It seems like a lifetime ago that Jamie and I took the bus through Greenpoint and on to PS1 in Queens, where a dozen or more old films of performance art, mostly by Marina Abramović and Ulay, echoed through the nearly empty halls. I couldn't stop talking about what we'd seen, especially this:
I can't think of a constructed situation that is simpler and more jolting. It exhilarates, while making me suppose that old suffering is being exorcized from the performers. It also suggests a deeply intimate relationship between them, which famously was the case, but I had no idea. (You should view it without the soundtrack, which shouldn't be there.)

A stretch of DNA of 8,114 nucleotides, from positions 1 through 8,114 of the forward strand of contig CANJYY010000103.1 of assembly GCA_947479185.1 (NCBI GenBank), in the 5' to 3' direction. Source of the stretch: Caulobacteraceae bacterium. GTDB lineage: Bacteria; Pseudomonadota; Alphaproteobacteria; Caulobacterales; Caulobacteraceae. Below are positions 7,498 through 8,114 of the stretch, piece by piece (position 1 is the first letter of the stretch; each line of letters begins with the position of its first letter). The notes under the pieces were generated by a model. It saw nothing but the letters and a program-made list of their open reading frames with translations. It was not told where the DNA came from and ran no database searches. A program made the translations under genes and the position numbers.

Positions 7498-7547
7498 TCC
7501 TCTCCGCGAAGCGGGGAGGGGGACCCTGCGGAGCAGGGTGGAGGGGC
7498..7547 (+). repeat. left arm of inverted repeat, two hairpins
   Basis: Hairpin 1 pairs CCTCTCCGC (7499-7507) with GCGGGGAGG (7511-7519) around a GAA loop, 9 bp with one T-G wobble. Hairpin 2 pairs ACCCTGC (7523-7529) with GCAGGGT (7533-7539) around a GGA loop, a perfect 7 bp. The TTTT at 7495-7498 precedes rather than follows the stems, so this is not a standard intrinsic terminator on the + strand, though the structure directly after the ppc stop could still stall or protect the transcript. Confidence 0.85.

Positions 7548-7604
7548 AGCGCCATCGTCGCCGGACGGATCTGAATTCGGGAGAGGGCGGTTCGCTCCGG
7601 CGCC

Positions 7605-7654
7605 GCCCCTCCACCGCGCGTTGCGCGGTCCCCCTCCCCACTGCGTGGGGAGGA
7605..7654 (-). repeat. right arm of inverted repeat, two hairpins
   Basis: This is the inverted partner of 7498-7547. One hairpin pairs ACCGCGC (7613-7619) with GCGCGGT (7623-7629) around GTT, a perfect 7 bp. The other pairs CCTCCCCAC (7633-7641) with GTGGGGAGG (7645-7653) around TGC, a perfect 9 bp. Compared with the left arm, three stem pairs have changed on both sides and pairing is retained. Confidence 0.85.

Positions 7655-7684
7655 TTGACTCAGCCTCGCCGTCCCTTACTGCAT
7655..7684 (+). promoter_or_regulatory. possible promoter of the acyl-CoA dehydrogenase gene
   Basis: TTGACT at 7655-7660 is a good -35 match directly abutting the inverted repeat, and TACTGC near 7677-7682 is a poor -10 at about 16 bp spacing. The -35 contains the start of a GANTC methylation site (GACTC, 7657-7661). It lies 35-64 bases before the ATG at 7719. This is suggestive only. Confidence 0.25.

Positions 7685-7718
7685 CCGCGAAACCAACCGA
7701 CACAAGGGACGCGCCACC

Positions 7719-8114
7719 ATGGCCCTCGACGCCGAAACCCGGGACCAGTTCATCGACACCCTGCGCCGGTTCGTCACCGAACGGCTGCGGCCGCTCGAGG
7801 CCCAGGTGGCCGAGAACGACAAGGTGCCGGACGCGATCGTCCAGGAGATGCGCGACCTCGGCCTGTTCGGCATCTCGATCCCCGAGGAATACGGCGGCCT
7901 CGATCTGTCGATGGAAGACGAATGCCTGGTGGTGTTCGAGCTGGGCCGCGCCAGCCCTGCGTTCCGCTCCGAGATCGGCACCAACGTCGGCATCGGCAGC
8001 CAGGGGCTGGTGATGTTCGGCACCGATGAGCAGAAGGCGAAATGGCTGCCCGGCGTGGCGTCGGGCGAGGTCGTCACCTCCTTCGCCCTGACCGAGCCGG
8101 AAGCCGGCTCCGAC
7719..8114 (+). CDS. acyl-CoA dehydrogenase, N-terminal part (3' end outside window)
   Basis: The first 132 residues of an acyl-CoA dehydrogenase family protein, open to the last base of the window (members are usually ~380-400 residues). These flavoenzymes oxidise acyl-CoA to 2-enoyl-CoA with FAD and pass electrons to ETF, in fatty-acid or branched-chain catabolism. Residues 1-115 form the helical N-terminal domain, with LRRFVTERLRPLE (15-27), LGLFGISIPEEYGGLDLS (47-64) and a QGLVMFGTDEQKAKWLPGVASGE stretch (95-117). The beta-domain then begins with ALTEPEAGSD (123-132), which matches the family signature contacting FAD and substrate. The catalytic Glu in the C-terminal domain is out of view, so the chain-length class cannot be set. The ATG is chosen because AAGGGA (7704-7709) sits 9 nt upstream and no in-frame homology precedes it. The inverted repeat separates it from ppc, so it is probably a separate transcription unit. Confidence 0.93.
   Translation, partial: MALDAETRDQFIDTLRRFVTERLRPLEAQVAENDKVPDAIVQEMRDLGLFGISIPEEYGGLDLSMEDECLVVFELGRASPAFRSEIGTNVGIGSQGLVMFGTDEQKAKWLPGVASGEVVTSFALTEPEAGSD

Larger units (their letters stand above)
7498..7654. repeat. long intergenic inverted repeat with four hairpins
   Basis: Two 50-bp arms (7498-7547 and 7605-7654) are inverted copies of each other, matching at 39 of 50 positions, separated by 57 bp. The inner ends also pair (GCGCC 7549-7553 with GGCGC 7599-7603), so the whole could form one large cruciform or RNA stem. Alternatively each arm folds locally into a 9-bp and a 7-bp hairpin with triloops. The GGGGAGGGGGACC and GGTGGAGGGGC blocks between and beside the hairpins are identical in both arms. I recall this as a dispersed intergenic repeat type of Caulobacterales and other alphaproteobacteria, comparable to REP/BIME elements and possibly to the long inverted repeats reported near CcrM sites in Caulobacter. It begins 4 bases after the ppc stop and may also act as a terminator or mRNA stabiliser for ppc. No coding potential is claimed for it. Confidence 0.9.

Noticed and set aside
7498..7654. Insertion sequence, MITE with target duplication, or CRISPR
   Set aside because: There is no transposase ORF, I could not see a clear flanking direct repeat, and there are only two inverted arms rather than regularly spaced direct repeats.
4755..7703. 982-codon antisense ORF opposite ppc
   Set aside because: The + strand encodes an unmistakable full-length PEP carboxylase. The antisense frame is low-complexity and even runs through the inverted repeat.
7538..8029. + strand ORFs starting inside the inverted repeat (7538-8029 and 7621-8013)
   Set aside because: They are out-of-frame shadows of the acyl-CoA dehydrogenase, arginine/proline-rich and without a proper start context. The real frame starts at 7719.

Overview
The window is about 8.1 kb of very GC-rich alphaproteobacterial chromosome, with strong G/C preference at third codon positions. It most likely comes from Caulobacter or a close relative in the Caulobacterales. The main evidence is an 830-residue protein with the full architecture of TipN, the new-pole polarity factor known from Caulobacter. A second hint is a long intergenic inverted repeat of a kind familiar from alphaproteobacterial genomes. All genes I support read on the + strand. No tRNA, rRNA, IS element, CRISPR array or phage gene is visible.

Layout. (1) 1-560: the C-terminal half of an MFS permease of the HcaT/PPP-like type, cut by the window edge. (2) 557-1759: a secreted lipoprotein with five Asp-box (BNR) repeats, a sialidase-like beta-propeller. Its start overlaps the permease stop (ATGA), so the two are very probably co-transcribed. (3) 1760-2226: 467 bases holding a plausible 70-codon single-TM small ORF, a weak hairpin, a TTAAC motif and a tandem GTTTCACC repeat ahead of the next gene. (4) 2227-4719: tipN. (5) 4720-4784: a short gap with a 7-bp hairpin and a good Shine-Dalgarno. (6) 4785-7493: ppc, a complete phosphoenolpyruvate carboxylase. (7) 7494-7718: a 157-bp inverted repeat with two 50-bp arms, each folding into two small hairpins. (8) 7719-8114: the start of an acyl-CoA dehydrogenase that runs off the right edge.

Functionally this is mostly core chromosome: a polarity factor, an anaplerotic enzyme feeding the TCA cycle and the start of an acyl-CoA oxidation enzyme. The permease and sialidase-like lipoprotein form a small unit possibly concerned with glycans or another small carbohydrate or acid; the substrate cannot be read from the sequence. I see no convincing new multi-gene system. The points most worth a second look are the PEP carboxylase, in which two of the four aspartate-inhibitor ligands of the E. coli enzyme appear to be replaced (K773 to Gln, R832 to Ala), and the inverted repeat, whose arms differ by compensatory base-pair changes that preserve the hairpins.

Nearly a decade later, we trekked to MoMA for Abramović's big retrospective. The show was a success (an understatement) because its audience played such an important role in its realization; the live performances, all but one, had been done before, but never with hordes of Middle America streaming past. For me, the intensity came from the juxtaposition of the naked, frozen performers, vulnerable and seemingly yearning to make contact, and the anonymity of the crush of visitors. This was an event in itself, not just a look back at the work of an artist.
The film is an invaluable document, and it does a little bit more than simply bear witness; in particular, I value that it brings the show and all of its emotions back to vivid life, so that we can remember, or see for the first time, just what made people respond to it as they did. But as a whole feature, it might have had the kind of cohesive story that made other recent films about artists such knockout punches.